José Kozer: Of course! Because you’re aiming at something else and that’s why one writes. I mean, I could not keep this to myself and it’s self-contained. But I’m sharing this with the world. I’m sharing this with you. I’m sharing this with other possible readers. To make money? For god’s sake, poetry doesn’t sell. So why am I sharing this? Vanity? Oh come on! This is an act of love. This is an act of absolute love. This is an act of… I’m moving in this direction, seeing what it implies, seeing what it entails, and seeing if it means something to you. That is sharing your own devotion which in itself, is an act of devotion.

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Very Serious & Full of Vegetables

Crowded By BeautyI FINALLY finished Crowded by Beauty, the wonderful biography of Philip Whalen. David Schneider brings a Zen perspective to chronicle the life of a poet who, along with Gary Snyder and Lew Welch, was considered one of the NW Beat poets. A great review of the book is here.

I took 98 separate notes, so writing a comprehensive review is not my aim here, but the book is wonderful and essential for those interested in the combination of poetry and spiritual seeking. And the Beat movement if about anything, was about the rejection of mainstream USAmerican culture and an attempt to stay open, a task Schneider knows is no small feat here:

Conventional thought, mental provincialism, a subconscious narrowing of scope – these attach themselves to an artist’s capacity like barnacles to a ship. Staying open or spacious requires real work and guarantees little. Viewed from outside, a person attempting this might be called politely, “loosely strung.” Less politely, but more literally, a person trying to crack out of closing intellectual shells could be described as “crazed.” 

As I started this post, I had just finished reading a story about how U.S. Presidential candidate Donald Trump told a crowd of supporters in Alabama “get him out of here” and they began to beat a black man in the crowd who was protesting Trump. Yet poets are the ones who are described as “crazed.”

There were so many good quotes in the book, I put as many as I could into a poem and hope that will suffice as a “review” and a tribute to a legendary Cascadia poet who is a talent deserving wider recognition.

Very Serious and Full of Vegetables 1
Very Serious and Full of Vegetables 2
Very Serious and Full of Vegetables 3
Very Serious and Full of Vegetables 4

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Gemini GEL, Rouen Cathedral, Seriality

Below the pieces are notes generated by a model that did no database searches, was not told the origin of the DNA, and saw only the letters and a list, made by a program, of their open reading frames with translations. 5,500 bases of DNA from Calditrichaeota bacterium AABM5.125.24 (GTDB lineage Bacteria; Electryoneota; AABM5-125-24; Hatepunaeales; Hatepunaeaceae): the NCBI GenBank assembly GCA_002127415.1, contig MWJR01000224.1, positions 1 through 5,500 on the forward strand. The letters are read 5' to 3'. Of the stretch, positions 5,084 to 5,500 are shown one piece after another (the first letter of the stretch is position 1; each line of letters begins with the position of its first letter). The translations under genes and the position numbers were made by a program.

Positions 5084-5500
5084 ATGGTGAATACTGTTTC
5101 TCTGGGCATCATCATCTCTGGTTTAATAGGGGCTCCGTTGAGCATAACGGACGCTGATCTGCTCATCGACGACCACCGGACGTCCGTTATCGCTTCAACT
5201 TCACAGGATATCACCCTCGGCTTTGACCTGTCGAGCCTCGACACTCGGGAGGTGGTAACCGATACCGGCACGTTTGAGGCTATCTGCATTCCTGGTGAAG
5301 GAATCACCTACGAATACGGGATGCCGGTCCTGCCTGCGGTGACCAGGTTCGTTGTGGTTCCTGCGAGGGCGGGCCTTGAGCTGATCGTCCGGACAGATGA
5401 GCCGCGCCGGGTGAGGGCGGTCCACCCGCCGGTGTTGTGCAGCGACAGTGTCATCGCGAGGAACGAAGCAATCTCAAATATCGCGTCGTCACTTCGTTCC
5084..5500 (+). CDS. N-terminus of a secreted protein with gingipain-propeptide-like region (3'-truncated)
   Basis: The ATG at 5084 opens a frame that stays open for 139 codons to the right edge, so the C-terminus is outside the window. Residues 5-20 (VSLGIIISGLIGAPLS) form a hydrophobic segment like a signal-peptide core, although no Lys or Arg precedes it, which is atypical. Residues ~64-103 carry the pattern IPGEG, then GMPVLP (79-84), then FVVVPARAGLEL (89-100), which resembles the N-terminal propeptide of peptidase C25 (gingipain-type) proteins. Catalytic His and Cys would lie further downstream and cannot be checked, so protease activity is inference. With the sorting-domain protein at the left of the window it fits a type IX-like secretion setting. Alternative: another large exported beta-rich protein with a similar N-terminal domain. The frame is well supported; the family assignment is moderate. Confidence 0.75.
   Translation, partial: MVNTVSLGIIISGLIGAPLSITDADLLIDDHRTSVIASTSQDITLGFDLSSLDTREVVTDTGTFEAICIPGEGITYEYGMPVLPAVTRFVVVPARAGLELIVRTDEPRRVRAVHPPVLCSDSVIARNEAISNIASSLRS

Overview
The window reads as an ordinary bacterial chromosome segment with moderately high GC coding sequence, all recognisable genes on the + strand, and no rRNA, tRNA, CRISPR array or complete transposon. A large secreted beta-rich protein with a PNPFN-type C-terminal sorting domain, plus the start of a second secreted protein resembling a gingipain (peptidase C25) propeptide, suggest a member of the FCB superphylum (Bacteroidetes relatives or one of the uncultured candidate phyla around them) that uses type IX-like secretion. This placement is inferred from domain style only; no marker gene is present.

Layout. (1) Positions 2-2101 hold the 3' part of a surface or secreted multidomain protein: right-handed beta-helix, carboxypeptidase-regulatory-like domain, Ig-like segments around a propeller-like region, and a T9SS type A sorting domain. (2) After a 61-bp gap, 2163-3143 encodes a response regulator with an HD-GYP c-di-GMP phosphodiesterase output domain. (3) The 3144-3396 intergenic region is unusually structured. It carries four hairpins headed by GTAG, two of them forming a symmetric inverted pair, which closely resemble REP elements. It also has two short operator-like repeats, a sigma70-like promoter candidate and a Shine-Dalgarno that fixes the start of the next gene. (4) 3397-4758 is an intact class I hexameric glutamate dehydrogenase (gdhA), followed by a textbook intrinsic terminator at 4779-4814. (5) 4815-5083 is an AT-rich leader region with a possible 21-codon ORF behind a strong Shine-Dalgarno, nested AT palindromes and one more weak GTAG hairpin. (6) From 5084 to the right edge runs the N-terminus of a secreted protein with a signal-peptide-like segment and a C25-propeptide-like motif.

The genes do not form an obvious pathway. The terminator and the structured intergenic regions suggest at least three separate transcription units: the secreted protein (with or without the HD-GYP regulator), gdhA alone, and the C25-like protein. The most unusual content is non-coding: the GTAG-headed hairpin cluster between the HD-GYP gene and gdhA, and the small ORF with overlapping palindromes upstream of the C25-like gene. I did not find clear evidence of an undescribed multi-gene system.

In D.C. to visit my oldest daughter, or “My Kid the Journalist” as I tend to refer to her when I am sharing her articles on Facebook, I was delighted to find that my visit coincided with an exhibition at the National Gallery that promised to be of great import to my own search for meaning and poetic practice.

The Serial Impulse at Gemini G.E.L. It is running October 4, 2015 – February 7, 2016. This is how the exhibition is described online:

Overview: For centuries artists have made multi-part series, undertaking subjects on a scale not possible in a single work. This engagement was especially prevalent in the 1960s, as artists dedicated to conceptual, minimalist, and pop approaches explored the potential of serial procedures and structures. Many prominent artists since then have produced serial projects at the renowned Los Angeles print workshop and publisher Gemini G.E.L. The exhibition will showcase 17 such series created at Gemini by 17 artists over the past five decades. It will include seminal early works by artists such as Roy Lichtenstein, Robert Rauschenberg, and Frank Stella as well as more recent serial projects by John Baldessari, Julie Mehretu, Richard Serra, and others.

Either I am again late to the game, or suspect this is a stance-toward-art-making that has barely scratched the surface of possibility. It has helped me to understand that, once again – quite organically – I have come to this mode as a practitioner. In my view the examples of Nate Mackey, Daphne Marlatt, Robin Blaser, George Stanley, George Bowering, Brenda Hillman, Robert Duncan, Michael McClure, Sam Hamill and I would posit Joanne Kyger as well, are the main practitioners of serial form in North American poetry. Mackey told me in an interview that was published in Amerarcana that the serial poem was essentially the most open writing stance one can take. He said it includes,